Originally posted 12/14/2012 and p.s. I always have Moonflower seed if you have an interest. See note at end of post.
Covered sago palm during first freeze in North Texas – 2012
‘Tis the season to preserve and protect your plants! Even those of us who live in areas of mild winters should take heed and protect our tender perennials and otherwise delicate outdoor plantings when the cold winds blow our way. Living on the cusp of Zones 7b & 8a I have been fortunate to salvage a few of my prized plants during frost and freeze snaps without actually bringing them indoors. Of course, in North Texas we may have freezing temps one day and highs in the 70’s the next. Thus, if I brought plants inside every time there was a chance of a frost or freeze, I’d be carting them back and forth more times than I care to do! However, if you reside in an area that is steadily cold in the winter, I would indeed suggest you bring your tender perennials inside, if you can, or invest in a semi-permanent protective garden row cover to place over your prized possessions. As the days begin to warm in the spring, you may only need to remove the covers from your plants every now and then. Protecting plants from cold is actually very easy and economical. Truly, the hard part is staying ahead of the weather. This shouldn’t be too difficult in consistently cold areas but may be difficult in fluctuating temperate areas such as where I live. On sunny days after a frost if I accidentally leave a plant covered, especially with transparent plastic, it could actually burn.
Below are a few suggestions on how to protect your plants during sporadic hard frosts and freezes:
- First of all, consider planting or placing your semi-tropicals and tender perennials on the south side of your home where they will receive barrier protection from the north winds, or,
- Plant them in semi-enclosed areas of your landscape such as in corners or enclaves.
- Before the first frost, mulch around and over your tender plantings heavily. Add more mulch to the plants prior to the first freeze. If your plants are in large pots that can’t be easily brought indoors, (such as hardy palms, hardy hibiscus, etc.), this practice is especially important. Remember, you can always use fall leaves for mulch!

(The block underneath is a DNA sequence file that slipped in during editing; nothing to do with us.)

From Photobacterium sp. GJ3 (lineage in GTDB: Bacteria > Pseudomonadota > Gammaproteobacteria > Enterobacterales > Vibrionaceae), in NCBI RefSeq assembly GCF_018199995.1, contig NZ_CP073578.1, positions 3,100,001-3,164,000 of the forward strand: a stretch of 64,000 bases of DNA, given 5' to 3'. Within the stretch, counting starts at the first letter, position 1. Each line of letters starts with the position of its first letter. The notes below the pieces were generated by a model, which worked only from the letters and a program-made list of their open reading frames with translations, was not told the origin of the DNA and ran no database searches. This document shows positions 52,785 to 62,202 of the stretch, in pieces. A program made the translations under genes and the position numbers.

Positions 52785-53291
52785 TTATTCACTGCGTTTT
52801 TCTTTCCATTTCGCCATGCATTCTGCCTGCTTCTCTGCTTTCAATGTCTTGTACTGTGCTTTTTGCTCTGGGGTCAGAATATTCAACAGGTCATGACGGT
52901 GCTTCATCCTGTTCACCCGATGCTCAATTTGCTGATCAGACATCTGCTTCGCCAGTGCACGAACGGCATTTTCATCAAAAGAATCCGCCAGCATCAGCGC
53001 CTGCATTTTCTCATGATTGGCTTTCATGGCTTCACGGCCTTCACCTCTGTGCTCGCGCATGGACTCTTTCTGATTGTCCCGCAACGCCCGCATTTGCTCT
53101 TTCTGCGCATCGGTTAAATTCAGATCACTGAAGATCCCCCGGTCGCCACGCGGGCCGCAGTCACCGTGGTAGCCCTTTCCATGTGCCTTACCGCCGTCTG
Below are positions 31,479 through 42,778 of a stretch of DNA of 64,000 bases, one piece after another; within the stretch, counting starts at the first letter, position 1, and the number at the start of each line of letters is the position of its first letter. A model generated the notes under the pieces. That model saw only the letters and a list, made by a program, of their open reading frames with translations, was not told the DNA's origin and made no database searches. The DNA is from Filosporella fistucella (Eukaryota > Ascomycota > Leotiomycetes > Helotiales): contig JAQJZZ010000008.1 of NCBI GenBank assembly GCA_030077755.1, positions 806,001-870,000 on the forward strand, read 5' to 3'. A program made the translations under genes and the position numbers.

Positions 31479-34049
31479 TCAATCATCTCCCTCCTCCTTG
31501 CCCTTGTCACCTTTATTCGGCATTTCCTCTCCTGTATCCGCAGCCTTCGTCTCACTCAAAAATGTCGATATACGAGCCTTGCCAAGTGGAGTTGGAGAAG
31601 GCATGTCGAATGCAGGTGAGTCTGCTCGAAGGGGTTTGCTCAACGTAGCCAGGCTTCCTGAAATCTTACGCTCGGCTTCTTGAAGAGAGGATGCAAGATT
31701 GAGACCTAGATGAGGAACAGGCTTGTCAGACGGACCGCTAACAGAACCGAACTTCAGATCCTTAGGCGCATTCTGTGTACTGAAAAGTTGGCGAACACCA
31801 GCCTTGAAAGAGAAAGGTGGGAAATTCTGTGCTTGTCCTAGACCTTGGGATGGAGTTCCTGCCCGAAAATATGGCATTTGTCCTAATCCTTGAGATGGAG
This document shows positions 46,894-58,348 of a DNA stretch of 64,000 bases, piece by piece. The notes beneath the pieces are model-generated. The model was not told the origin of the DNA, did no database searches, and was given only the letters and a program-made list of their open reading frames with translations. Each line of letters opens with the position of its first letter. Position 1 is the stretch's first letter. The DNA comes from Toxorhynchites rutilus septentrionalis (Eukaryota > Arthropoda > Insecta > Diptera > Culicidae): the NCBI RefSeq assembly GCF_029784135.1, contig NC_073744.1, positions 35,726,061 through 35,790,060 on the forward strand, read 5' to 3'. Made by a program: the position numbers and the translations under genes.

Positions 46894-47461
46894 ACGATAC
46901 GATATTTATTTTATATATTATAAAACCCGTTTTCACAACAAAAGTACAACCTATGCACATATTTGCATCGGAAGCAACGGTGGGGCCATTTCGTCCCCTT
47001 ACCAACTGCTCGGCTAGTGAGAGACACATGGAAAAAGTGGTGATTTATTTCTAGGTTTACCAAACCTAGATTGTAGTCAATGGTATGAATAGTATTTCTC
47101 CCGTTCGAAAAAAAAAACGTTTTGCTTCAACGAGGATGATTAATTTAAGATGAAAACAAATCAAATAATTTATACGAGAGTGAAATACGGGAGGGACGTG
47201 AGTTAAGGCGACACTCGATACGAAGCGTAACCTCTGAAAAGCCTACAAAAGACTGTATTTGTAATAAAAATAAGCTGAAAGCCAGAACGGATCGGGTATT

- If the weather has been dry, water your plants thoroughly at their base at least a day or two prior to the expected frost/freeze. This is especially important if the plants you wish to salvage are in pots, as moisture evaporates from soil more quickly in limited containers. (See the difference between periwinkles grown in the ground and those grown in a pot in the photo below.) Dry conditions are as tough on plants in the winter as are the drought conditions in the hot summer. Cold, dry winds evaporate moisture above the ground and once the freeze occurs, the plants cannot uptake frozen water crystals from below ground. Consider the act of watering your plants as a moisturizing treatment, if you will. Your plants will plump up and be better able to withstand the frigid temps if they are well hydrated. Again, water at least 24 hours prior to a freeze and try to avoid spraying the foliage.
- During consecutive freezing nights, cover your plants with garden row covers, individual plastic plant covers or simply old blankets and towels – regardless of plant location or the amount of water and mulch you have dispersed. As I mentioned earlier – be sure to remove plastics and transparent covers when the temps warm up as they will magnify the sun’s rays and inadvertently burn the very plants you are attempting to preserve.
Contrasting conditions of periwinkles in ground and in a pot after first freeze in North Texas – 2012
I’m sure if you follow the above tips, you will be very pleased when your plants “spring” back!
Until next time,
I sincerely hope every one of you has a very wonderful holiday season, no matter the holiday you chose to honor. In my tradition of gift-giving at Christmas, I’d love to share a packet of Moonflower seeds with you. Send me a comment or email and according to postage restrictions, I’ll send you a packet to sow and enjoy during your summertime, whenever it is! Your information will remain confidential.